- Liquid multivitamin: Because of the increased incidence of diarrhea, you may not be absorbing all of the nutrients in the foods you eat. A liquid version will be more easily assimilated by the body.
- L-glutamine: An amino acid which is meant to support the stomach lining and the walls of the intestine.
- Omega 3 fatty acids: Anti inflammatory and have been shown to encourage bacterial diversity.
- Probiotics: To replenish the good bacteria in the intestines.
- Digestive Enzymes: Will help to break down food for easier assimilation and absorption.
I suggest that you purchase quality grade supplements from a reputable health or specialty store. They will be a bit more expensive, but you will be getting a more complete supplement, one that is not padded with fillers, which are synthetic and more difficult for your body to digest. It is best to consult with a practitioner who is knowledgeable in this area and is also aware of other supplements and medications that you may be taking. I encourage my clients to check with their doctor before taking a new supplement.
It is important to note that all of the above tips are general in nature. There is no one size fits all solution for those that suffer from chronic digestive issues, or IBS. It can be really helpful to seek out the advice of a professional with expertise in this area to help you to assess, address and ultimately resolve this issue.
During a Flare Up:
- Follow a bland diet of mostly cooked vegetables and homemade bone broth.
- Avoid too many legumes, grains, nuts and seeds – all can be harder to digest.
- Drink tons of water, and add a fibre supplement.
- Peppermint, licorice, chamomile, fennel and lemon teas may help with digestive bloating.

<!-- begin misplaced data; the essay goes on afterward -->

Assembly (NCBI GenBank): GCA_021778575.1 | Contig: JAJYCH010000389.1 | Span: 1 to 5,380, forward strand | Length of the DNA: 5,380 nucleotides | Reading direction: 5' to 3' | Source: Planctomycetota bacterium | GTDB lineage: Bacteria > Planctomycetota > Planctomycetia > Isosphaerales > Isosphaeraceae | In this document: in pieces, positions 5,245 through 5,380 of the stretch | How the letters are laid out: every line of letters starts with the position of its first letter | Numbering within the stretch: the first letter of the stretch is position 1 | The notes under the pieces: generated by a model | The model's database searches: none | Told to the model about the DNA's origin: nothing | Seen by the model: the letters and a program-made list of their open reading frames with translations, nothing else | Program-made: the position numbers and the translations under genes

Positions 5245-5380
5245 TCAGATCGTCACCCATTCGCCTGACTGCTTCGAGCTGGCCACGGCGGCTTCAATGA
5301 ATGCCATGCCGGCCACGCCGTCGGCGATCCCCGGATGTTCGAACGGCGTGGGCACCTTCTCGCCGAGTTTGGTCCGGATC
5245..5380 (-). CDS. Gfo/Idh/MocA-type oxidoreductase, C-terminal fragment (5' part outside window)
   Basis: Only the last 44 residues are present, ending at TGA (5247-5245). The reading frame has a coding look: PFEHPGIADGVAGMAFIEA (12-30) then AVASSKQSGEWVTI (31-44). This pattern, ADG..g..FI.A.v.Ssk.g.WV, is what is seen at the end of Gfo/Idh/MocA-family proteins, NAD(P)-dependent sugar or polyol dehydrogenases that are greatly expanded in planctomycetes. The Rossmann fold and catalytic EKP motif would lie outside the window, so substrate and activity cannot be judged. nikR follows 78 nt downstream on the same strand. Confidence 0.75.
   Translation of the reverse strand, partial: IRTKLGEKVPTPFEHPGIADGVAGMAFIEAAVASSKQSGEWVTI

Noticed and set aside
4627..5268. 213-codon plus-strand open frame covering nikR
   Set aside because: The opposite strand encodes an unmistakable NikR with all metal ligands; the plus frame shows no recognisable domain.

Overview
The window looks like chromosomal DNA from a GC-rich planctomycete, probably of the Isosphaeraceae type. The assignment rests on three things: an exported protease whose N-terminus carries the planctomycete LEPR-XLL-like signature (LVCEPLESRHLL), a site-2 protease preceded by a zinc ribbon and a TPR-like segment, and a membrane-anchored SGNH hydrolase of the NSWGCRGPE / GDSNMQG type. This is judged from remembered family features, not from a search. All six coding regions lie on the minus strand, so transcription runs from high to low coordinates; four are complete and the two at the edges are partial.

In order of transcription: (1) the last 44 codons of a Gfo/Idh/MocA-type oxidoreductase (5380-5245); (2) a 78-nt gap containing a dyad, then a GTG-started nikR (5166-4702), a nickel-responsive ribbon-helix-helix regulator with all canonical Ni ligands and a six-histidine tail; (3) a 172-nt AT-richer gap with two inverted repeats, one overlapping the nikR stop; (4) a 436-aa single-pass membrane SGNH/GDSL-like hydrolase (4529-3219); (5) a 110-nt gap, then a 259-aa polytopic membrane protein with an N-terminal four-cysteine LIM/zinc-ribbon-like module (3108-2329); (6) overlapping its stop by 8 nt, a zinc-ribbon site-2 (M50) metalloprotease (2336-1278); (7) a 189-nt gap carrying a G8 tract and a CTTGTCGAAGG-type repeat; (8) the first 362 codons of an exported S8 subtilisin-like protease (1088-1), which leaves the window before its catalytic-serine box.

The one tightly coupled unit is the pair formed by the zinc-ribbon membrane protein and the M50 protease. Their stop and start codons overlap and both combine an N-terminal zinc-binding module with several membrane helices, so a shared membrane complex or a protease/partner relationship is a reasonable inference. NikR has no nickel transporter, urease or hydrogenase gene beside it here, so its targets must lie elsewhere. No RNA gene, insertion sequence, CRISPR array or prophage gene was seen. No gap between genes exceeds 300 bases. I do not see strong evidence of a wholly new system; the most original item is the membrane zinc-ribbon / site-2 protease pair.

It is not likely that you arrived at this set of circumstances overnight, and therefore, it may require time to help your system get back on track and start to function optimally again.
Do not give up hope.
Here is my delicious and soothing bone broth recipe. The key is to add apple cider vinegar, which helps to leach the important gut-soothing minerals from the bones, and to cook it over a long period of time.
SHIFT TRADITIONAL AND HEALING BONE BROTH
What you need:
-Water to cover
-3-4 tbsp apple cider vinegar (adding ACV to the water helps to bring the minerals out of the bones)
-Sea Salt and freshly ground Black Pepper
-1 Bay Leave
-3 garlic cloves
-Vegetables such as onions, carrots and celery
What you do:
-Place bones into a large stock pot and cover with water.
-Add two tablespoons of apple cider vinegar to water prior to cooking. This helps to pull out important nutrients from the bones.
Fill stock pot with filtered water. Leave plenty of room for water to boil.
-Heat slowly. Bring to a boil and then reduce heat to simmer for at least six hours. Remove scum as it arises.
-Cook at low heat. Chicken bones can cook for up to 24 hours. A low and slow cook time is necessary in order to fully extract the nutrients in and around bone.
– After cooking, the broth will cool and a layer of fat will harden on top. This layer protects the broth beneath. It is usually white in colour. Discard this layer only when you are about to eat the broth.
Do you have questions?
Would you like to learn about working with a Registered Holistic Nutritionist?
Would you like some support on how to develop and navigate through a nutrition-based solution that is personalized for you.
Click here to schedule your comlimentary mini session today. https://bonniewisener.com/contact-4/